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yeah. he's going to be missed. >> your heart breaks for that father who went to the hospital and heard there was a shooting once he got there and then got the news that his son had been killed. thanks so much for being with us. thank you for what do you for these families. >> thank you. >> we'll continue, of course, our conversations about those who were killed here but also we need to have two simultaneous conversations. going to hear that a lot this morning. we'll have the conversation about the deaths of african-americans at the hands of police and highlighting the fears of many people across the country, many express their pride but what happens when a mass murderer hijacks some of that? we'll talk about that in a moment.
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the number are alarming. the u.s. has a serious problem of people targeted of the colors of their skin. according to the washington post, there is been 509 deadly police shootings this year, 123,
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are black and of those twelve were unarmed and nine of them had toy weapons. these numbers are based on reports and public records and social media and other sources. two of the most recent that happened just this week. alton sterling in louisiana, philando castile in minnesota. i want to bring in david wilson that's catering to african-americans. david, thank you for being with me. i want you to talk about the ability to have these simultaneously conversations, what we are talking about here in dallas and the deaths of sterling and castile. did it make it easier or
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difficult to have the conversation about what many black people feel and what many police officers feel? >> well, clearly, i think it makes it difficult but i think it is two conversations that americans must have at the same time. we all mourn for the five officers who were assassinated and the twelve who were injured in class. at the same time the protests are for millions of black folks who have been disfranchised or feels that their lives don't matter. so many unborn black folks not just here in america but around the globe. you tend to look at this just as an american problem but a lot of people around the globe is looking at what happened in america and taking that as an example, i can give you a clear case.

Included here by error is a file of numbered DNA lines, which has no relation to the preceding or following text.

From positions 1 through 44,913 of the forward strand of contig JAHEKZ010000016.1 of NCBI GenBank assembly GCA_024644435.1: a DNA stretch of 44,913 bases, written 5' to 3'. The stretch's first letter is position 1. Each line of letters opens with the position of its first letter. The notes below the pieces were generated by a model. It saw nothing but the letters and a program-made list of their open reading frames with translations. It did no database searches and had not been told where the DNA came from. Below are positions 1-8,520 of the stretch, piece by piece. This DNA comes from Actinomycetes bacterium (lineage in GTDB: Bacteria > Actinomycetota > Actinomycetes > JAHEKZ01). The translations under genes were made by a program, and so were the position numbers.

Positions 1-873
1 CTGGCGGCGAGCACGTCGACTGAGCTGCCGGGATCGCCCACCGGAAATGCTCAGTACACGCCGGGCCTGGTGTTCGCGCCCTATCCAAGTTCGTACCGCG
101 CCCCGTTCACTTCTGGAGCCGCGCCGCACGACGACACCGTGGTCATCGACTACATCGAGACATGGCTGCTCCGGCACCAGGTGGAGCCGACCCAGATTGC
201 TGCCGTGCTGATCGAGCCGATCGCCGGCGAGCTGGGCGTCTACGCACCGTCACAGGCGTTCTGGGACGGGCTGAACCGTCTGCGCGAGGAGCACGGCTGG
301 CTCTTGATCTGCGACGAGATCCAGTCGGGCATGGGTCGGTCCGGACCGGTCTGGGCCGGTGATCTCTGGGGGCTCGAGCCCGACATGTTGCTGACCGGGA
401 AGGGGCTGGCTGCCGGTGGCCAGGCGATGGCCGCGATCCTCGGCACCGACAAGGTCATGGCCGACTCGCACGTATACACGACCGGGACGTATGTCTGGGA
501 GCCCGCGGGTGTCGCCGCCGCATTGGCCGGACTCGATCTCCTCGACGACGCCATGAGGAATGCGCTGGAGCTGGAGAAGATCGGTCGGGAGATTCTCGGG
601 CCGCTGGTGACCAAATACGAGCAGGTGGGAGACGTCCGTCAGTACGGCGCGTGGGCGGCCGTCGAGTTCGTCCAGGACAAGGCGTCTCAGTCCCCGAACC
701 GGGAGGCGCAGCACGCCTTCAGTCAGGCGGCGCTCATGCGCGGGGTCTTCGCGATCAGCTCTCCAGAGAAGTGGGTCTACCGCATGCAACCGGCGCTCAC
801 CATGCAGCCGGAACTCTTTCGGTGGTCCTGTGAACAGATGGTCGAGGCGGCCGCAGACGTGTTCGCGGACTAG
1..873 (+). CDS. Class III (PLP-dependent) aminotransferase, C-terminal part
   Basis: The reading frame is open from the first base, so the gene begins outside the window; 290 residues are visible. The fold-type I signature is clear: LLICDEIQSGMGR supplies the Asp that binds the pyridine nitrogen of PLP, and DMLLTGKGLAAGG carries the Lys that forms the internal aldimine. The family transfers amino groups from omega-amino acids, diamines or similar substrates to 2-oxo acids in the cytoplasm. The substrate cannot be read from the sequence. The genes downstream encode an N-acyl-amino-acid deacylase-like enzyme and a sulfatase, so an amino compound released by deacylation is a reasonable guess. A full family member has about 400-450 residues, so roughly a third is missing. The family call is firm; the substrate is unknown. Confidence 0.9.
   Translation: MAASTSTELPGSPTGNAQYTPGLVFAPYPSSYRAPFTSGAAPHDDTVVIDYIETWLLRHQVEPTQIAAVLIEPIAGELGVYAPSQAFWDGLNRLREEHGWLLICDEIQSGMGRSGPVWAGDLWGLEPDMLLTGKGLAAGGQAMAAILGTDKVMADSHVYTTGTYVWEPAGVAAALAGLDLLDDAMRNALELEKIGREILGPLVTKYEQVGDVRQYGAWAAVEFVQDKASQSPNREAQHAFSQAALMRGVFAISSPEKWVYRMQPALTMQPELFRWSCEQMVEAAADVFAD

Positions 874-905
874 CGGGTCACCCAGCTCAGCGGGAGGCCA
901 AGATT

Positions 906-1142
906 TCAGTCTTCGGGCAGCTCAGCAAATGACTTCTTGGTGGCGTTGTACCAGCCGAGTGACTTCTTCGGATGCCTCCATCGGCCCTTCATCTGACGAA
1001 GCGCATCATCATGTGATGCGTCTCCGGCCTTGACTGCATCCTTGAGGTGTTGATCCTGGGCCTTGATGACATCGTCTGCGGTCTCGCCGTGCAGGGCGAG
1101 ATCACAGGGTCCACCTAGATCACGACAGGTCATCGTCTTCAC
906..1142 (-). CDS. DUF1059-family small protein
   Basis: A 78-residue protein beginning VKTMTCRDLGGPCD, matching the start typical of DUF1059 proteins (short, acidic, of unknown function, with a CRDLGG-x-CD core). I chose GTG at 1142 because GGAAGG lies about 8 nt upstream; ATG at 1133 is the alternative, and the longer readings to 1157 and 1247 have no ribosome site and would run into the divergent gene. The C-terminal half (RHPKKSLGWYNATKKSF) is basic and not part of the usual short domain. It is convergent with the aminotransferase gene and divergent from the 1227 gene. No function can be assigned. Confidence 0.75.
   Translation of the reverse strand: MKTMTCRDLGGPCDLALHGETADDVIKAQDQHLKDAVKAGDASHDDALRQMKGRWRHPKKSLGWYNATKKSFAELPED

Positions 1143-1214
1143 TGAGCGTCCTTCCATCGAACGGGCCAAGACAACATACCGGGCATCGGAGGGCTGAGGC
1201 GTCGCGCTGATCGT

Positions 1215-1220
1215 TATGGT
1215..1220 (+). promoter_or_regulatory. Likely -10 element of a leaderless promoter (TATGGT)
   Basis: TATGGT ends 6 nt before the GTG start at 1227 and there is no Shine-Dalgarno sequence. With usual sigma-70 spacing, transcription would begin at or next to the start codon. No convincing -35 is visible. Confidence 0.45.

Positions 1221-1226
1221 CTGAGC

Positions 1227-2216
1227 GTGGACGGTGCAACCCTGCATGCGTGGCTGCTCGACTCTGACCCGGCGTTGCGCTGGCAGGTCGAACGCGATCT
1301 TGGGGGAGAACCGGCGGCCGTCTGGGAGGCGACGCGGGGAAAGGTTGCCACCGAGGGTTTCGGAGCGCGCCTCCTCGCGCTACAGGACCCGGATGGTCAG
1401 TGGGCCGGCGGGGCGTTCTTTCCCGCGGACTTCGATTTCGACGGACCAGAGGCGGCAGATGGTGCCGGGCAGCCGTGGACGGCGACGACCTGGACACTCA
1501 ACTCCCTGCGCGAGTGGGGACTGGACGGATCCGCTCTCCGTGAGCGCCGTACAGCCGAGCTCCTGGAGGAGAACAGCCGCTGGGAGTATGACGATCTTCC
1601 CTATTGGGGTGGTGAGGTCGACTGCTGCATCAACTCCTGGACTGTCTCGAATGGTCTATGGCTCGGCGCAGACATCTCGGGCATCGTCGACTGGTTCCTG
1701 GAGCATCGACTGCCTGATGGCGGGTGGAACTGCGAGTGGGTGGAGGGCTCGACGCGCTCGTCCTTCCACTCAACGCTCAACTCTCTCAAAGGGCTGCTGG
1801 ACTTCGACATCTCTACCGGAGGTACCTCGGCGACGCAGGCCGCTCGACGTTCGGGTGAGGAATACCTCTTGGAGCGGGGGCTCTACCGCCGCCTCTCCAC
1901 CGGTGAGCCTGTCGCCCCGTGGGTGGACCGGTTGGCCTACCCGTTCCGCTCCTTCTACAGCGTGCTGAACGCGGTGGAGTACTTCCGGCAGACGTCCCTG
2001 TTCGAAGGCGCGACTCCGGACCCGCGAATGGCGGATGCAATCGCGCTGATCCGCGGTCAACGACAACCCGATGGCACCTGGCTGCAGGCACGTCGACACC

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i was stopped in brazil and after they went through my bags and gave me my belonging bag, oh, but you have it worst in america. this is something that everything is looking of how americans treating black people and how they treat this diswilhelmsdi disfranchise and in society. >> let me ask you david, your concerns of how what happened here in dallas could impact the protests we see across the country, what are those concerns? >> well, my concern is that we are going of a heighten police protection during protests and i hope that does not create more tensions between officers and protesters. i mean these protests over the last couple of years have by and large been very peaceful.
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i think there is going to b be -- some of these police agencies across the country to tighten security. what i hope does not happen is that there is no conflict as a result of it. i think it is going to be in everybody's head going forward. it is going to be in the protester's head and the police officer's head. i hope it does not create tensions, protesters want to get their point across peacefully and police officers want to do their jobs protecting the lives of innocence >> yeah, we have seen from the officers here across the country antidotely going out of their way. but, still working to make sure they're protecting people and protecting themselves. i want to ask you a question and it is an uncomfortable question. after seeing the image that's